Dark Moor has, for whatever reasons that affect a band's demographics, flown under the radars of the power metal scanning systems for years. Their efforts, often compared to the likes of Rhapsody of Fire and Blind Guardian, are mostly fresh, riveting pieces of fantastic power metal—the kind of stuff that imprisons your mind and soul whenever they're given the chance to do so. I'm not going to make any rash comparisons between "Ars Musica" and Dark Moor's other albums as I'm not horribly familiar with the bulk of them, but I will say "Ars Musica" is overall outstanding. Dark Moor's efforts are as elegant as they are magnetic; gushing with songs that are confident, daring, catchy, and pristine, yet showing a degree of boldness that doesn't transcend into ridiculousness or something gimmicky.
With the flag of their Spanish heritage flying high—they have a song here entitled "The First Lance of Spain" for crying out loud—Dark Moor produces a hefty feast of grandiose power metal baptized in minor symphonic/orchestral influences and instruments. The songs aren't radically different from one another, yet there's a lot going on in each tune to give each one its own unique tint. The first number, "The First Lance of Spain," doesn't differ too radically from other tracks like "The City of Peace," but the melodies and flares are often calculated and manufactured differently. That said, the aforementioned songs are two examples of the sheer excellence here. The riffs and solos are dramatic and demanding, and Alfred Romero, Dark Moor's vocalist, proves he is one of the unsung heroes of power metal with one of its most amazingly graceful and versatile voices.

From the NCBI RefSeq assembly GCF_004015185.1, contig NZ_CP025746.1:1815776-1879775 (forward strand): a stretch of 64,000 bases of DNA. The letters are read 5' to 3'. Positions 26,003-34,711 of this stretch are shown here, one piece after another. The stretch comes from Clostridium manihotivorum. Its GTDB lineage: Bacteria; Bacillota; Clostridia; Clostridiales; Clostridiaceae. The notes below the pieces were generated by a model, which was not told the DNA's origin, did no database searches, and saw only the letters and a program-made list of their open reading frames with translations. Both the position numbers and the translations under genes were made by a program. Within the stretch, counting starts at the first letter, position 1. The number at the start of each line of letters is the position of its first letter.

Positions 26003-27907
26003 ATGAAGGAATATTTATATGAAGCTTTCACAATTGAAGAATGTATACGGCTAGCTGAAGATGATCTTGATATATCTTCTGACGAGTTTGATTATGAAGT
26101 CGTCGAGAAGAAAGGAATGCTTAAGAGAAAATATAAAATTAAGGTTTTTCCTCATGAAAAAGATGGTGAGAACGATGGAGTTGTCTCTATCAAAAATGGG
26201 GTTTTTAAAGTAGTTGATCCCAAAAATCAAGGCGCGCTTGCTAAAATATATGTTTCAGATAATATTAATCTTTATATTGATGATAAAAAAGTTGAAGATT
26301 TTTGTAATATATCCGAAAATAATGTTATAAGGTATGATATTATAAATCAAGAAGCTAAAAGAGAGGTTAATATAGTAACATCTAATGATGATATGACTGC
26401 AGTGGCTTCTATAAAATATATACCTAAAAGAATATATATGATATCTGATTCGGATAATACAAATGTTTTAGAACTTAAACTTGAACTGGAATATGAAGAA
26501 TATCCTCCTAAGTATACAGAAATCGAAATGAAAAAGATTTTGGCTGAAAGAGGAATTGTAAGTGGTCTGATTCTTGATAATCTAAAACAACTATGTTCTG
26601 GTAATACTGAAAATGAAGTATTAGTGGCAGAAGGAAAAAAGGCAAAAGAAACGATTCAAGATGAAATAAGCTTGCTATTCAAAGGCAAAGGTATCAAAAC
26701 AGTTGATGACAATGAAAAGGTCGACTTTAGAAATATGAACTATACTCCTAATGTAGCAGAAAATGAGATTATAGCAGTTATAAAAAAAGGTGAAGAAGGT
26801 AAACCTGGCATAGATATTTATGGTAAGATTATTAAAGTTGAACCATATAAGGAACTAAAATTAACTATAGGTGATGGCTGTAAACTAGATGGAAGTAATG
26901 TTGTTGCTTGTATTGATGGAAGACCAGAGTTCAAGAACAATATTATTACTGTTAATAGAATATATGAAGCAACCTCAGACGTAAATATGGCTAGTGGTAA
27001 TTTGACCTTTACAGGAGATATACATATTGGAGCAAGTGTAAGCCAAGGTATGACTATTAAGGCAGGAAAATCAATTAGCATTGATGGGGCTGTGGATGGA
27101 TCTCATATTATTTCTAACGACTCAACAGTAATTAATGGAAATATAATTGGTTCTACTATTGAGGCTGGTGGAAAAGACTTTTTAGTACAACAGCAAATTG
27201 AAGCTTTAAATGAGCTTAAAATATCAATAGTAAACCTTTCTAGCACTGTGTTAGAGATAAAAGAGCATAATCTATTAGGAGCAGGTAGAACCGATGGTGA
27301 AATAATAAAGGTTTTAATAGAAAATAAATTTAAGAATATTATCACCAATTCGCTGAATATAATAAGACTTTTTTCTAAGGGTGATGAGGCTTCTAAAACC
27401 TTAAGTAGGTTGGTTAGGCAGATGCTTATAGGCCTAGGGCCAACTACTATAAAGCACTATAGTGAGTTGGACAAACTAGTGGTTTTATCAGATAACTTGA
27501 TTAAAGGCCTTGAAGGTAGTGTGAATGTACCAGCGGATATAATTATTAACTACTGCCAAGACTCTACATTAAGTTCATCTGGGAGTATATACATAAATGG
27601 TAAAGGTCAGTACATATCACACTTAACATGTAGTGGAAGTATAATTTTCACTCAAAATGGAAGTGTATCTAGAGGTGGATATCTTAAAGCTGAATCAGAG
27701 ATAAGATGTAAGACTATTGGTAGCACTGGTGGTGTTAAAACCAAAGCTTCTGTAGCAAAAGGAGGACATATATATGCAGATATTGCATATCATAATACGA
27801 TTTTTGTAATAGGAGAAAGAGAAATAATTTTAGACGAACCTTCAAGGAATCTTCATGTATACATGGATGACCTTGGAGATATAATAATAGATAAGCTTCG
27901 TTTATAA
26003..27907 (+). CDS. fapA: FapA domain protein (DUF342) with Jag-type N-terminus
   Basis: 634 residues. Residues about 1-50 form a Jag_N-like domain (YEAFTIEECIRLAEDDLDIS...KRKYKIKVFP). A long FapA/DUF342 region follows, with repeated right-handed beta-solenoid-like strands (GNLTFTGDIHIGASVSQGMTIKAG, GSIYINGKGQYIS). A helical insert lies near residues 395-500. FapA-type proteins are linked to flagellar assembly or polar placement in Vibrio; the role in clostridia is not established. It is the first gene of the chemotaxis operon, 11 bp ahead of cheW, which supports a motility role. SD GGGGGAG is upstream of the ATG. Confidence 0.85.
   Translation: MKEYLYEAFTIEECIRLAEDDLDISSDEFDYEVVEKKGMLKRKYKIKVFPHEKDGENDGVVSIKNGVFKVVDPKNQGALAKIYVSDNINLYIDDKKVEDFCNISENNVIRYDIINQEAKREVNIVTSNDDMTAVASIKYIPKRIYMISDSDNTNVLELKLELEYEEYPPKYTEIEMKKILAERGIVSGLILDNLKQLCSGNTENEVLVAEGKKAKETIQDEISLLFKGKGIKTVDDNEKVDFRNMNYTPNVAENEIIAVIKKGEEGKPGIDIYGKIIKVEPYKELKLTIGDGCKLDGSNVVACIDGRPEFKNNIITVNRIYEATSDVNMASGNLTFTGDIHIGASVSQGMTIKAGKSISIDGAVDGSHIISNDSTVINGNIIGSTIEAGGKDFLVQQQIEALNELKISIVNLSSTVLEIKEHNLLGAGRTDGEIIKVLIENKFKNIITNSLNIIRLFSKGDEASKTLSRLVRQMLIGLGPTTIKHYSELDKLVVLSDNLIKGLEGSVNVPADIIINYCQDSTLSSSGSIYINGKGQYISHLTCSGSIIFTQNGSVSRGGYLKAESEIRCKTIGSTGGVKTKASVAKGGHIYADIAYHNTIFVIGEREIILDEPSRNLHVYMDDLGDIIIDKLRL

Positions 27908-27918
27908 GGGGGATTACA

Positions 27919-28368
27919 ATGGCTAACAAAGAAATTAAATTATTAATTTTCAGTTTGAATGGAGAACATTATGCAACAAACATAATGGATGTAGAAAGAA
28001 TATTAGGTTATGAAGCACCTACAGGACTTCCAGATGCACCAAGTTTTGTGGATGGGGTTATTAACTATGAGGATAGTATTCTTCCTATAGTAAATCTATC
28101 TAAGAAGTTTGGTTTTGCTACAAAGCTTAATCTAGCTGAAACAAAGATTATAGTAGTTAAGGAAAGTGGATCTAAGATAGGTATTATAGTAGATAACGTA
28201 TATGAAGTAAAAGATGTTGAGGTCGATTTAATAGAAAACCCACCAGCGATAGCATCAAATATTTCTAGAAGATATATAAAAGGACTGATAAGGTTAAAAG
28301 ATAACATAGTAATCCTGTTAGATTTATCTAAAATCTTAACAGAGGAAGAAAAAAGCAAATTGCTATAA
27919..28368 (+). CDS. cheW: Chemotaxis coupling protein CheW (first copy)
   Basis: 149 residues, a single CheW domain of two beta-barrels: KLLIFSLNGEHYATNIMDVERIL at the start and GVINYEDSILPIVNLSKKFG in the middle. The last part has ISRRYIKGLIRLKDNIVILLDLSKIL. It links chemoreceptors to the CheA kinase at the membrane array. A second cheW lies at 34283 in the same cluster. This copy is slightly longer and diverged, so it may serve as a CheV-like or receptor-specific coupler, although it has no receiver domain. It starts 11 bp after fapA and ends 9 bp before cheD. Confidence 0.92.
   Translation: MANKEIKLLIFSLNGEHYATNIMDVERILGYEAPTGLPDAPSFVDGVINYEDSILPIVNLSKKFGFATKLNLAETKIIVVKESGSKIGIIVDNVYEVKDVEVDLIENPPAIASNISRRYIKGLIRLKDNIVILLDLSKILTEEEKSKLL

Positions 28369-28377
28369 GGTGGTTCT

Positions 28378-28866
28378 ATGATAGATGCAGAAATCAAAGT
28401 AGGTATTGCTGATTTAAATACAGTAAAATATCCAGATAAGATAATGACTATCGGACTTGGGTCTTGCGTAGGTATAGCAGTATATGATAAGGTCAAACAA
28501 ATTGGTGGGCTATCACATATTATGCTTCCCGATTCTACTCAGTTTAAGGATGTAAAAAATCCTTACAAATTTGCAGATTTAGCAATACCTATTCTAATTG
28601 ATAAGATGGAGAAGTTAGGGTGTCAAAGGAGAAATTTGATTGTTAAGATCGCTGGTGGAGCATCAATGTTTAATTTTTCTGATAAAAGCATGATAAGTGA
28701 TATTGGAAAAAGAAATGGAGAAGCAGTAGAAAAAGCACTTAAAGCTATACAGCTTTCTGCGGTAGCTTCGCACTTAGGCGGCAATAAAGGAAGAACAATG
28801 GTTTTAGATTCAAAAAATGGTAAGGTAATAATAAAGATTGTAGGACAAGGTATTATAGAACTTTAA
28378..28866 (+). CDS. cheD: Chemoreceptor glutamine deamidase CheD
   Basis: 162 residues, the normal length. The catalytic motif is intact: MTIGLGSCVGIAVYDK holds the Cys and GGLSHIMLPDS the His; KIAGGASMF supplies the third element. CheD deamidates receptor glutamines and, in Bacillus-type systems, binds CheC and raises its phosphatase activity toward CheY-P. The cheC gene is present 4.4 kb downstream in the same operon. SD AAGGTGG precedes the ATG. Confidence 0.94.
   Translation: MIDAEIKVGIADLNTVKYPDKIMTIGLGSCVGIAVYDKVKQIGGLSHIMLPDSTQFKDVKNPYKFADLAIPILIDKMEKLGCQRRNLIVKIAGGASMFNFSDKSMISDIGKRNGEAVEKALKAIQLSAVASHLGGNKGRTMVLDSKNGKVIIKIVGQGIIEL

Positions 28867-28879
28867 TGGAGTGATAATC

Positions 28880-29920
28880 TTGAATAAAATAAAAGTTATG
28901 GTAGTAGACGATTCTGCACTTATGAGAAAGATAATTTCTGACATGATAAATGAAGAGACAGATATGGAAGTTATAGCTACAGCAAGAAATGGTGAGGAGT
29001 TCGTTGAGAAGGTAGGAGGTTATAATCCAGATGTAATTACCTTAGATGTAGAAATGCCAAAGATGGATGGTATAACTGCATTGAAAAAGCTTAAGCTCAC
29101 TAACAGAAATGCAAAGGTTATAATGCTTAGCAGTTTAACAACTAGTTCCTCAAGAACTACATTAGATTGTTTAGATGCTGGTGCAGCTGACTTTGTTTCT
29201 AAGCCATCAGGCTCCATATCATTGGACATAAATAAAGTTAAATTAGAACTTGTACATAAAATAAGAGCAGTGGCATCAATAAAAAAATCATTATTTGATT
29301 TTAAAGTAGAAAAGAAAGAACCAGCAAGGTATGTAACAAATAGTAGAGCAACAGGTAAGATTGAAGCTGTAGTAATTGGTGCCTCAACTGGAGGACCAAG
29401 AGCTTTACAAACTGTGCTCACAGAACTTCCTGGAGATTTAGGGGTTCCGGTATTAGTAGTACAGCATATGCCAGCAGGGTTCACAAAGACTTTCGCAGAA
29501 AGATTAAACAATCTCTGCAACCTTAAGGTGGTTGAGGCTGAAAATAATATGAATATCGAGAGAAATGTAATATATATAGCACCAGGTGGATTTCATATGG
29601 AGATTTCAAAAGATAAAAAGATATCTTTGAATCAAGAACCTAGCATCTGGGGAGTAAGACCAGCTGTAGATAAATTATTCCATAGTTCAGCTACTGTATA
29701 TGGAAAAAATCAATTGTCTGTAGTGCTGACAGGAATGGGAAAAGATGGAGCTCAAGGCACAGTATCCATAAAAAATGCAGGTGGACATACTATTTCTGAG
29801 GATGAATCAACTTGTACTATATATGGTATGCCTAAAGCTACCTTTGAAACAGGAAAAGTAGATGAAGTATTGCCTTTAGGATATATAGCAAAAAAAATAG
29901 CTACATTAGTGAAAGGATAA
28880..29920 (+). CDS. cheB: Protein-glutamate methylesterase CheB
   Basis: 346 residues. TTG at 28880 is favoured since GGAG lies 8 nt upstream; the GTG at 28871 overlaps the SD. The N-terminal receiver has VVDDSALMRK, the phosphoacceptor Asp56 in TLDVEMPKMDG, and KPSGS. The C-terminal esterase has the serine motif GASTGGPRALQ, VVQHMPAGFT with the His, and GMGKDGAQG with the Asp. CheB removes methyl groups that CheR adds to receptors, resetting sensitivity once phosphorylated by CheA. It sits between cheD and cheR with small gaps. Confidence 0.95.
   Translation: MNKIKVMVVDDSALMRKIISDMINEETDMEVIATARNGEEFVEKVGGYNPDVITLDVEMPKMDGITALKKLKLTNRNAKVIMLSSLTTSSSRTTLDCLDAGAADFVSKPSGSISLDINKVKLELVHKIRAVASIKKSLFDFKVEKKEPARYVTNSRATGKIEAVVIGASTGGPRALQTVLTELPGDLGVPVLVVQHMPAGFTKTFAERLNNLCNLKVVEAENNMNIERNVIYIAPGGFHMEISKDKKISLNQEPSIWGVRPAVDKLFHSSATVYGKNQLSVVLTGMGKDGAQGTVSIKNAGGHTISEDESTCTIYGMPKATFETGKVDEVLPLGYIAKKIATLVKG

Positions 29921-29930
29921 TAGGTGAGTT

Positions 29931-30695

It's not like Dark Moor used some magic orb which blesses its user with awesome musical abilities to make "Ars Musica" so good; they're just fantastic at writing cohesive, addicting anthems that have a lot of color yet not overloading with it. In fact, some of the more serious numbers, especially "Together as Ever," are the album's prime cuts. However, that is not to imply more chaotic songs like "Living in a Nightmare" deserve participation ribbons—Dark Moor has the game mastered no matter what they do. Female vocals are used semi-frequently behind Romero's bellowing, and the orchestral elements are never underplayed or overcooked. The bass has an enormous presence here as well, and there are several songs in which Mario Garcia hammers out an organized bass lead and takes complete control of the whole portrait. Me gusta.
However, "Spanish Suite (Asturias)," one of those neoclassical instrumental bits, runs a little too long and has pacing issues that throw it off a bit—not a horrible song, but it is far from the lush territory of its cohorts. "Ars Musica" is otherwise a stupendous experience of enchantment and supremacy by one of power metal's strongest titans. This, ladies and gentlemen, is an album from a band that knows what it's doing, and you'll be enthralled by Dark Moor's magic minutes after the power of "Ars Musica" has created an ethereal portal to an enticing world where first-rate power metal rules the day. The classy gentlemen of Dark Moor may not be overlords of their niche, yet they're far from being a one-trick pony or a temporary flavor that'll fizzle out. Check this out, now.